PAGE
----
Reinstallation

OK, it’s time to remount. I can install right now with nixos-install --root=/mnt/int, but I want to include the external disk in the same root, so that their hardware configuration can be generated together. Though, before remounting, I should encrypt the main partition.

Previously, I only have two partition—the main one and the swap, but now I would need three, because the /boot can’t be encrypted

parted /dev/sda
(parted) mklabel msdos
(parted) mkpart primary 128MB -8GB
(parted) mkpart primary linux-swap -8GB 100%
(parted) mkpart primary 1MB 128MB
(parted) set 3 boot on
mkswap /dev/sda2
swapon /dev/sda2
mkfs.ext4 -L boot /dev/sda3

cryptsetup luksFormat /dev/sda1
cryptsetup open --type luks /dev/sda1 intern
mkfs.btrfs -L pain /dev/mapper/intern

(pain as in French for bread, because of course we spread margarine on bread :wink:)

mount /dev/mapper/intern /mnt
mkdir /mnt/data
mount /dev/mapper/extern /mnt/data

Before generating the config, I’d like to make some more subvolumes. I didn’t intend to run with my root on tmpfs like cnx, but I believe it’d be better to have different partitions to be backupped (with snapshots) separately.

btrfs subvolume create /mnt/etc
btrfs subvolume create /mnt/home
btrfs subvolume create /mnt/root
btrfs subvolume create /mnt/var

After that, I copied the configuration to /etc and generated the config.

mkdir /mnt/etc/nixos
cp -r /mnt/data/backup/.../{services,configuration.nix} /mnt/etc/nixos
nixos-generate-config --root /mnt

(Because nixos-generate-config does not overwrite configuration.nix file if it already exists, I can copy the configs there first.)

While in an urgence (there was one day and a half before the holiday period ended and I needed the machine back for work), I still spent the time to rewrite some services, namely syncthing, transmission, and mpd. For example, I set mpd home to /data/hoard

services.mpd = {
  enable = true;
  user = "xarvos";
  dataDir = "/data/hoard/music";
  startWhenNeeded = true;
};

Finally, I ran nixos-install to finish the setup, and sync’ed the backup back home.

Setting up

(About two months later)

After rebuilding the system, I kinda ran out of energy for doing the backup (again), so I postponed the setup to the week after, but then the next week something happened, which delayed it further and further, and since the momentum died, it took quite a while for me to pick up this again.

My initial plan was to use snapper, as I had good experience with it back when I was using openSUSE.

Snapper (HTTP without TLS link, no idea why) is a tool by openSUSE project that helps managing file system snapshots, which was intended for btrfs, but also supports several other file systems. See also its source, the tutorial on opensuse.org, and ArchLinux wiki article for more information. My main use of snapper was pre-post snapshots, which was integrated into zypper, but I have no use of that on NixOS, since I already manage system changes in git, and NixOS also create different boot options on rebuild as well. Timeline snapshot is also great, but it seems a bit overkill for me. Additionally, snapper doesn’t seem to provide a way to send snapshots to the external drive, so I’d have to set that up, and it’d probably be harder to get the names correctly.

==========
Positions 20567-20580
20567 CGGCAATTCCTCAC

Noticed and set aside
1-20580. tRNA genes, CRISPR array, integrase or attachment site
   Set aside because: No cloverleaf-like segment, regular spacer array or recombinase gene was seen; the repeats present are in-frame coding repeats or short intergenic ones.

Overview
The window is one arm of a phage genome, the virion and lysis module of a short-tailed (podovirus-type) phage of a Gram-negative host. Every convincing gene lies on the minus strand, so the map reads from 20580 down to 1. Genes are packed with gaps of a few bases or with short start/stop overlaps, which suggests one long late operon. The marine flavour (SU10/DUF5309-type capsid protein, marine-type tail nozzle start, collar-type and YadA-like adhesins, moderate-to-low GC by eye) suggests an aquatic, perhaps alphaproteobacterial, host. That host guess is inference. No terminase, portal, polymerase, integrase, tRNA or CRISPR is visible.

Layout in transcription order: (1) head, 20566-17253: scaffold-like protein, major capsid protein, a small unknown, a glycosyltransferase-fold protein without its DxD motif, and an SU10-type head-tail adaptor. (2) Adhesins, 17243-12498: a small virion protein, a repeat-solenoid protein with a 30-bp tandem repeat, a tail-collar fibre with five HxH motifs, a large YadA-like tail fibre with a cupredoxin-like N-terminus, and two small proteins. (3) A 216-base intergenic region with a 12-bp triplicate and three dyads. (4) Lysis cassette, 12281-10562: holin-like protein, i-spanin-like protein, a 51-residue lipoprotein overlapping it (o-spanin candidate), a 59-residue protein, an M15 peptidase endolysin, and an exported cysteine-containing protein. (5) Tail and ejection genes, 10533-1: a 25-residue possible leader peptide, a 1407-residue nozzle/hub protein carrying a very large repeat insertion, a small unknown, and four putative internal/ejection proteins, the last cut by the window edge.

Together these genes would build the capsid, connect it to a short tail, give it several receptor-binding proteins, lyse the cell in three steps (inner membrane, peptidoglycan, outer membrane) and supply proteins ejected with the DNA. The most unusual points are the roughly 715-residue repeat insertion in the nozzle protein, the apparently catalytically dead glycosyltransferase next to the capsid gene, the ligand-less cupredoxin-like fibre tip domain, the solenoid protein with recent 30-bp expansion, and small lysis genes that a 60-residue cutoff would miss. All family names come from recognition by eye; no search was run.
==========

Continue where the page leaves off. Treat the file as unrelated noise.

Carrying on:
So, I’d just copy cnx here, which is less thinking

btrfs subvolume create /data/backup/home
today=$(date --iso-8601)
btrfs subvolume snapshot -r /home /home/$today
sync
btrfs send /home/$today | btrfs receive /data/backup/home
sync

Now, I have to setup a cron job to automate backup, as well as deletion. I modified the script a little so running it twice does not accidentally delete last snapshot.

previous=$(find /home/ -maxdepth 1 -regex '.*20[0-9][0-9]-[0-1][0-9]-[0-3][0-9]')
today=$(date --iso-8601)
if [[ "$previous" == "/home/$today" ]]; then
	echo "Today is already backed up"
else
	echo "Running backup"
	btrfs subvolume snapshot -r /home /home/$today
	btrfs send -p $previous /home/$today | btrfs receive /data/backup/home
	btrfs subvolume delete $previous
	sync
fi

Then, I set up the fcron service. Following the example in fcrontab manual, I can use %hours keyword so that this runs once in the day from 9h to 16h:

services.fcron = {
  enable = true;
  systab = "%hours 0 9-16 * * * /path/to/backup.sh"
};

I think this is pretty much it. I will wait till tomorrow to see if the cron will run properly.


  1. That means 1.81 TiB and I feel cheated sometimes. ↩︎

Fediring

Look at my fedi fellows' sites:
  1. Previous site
  2. What is Fediring?
  3. Next site

Articles from blogs I read

Generated by fead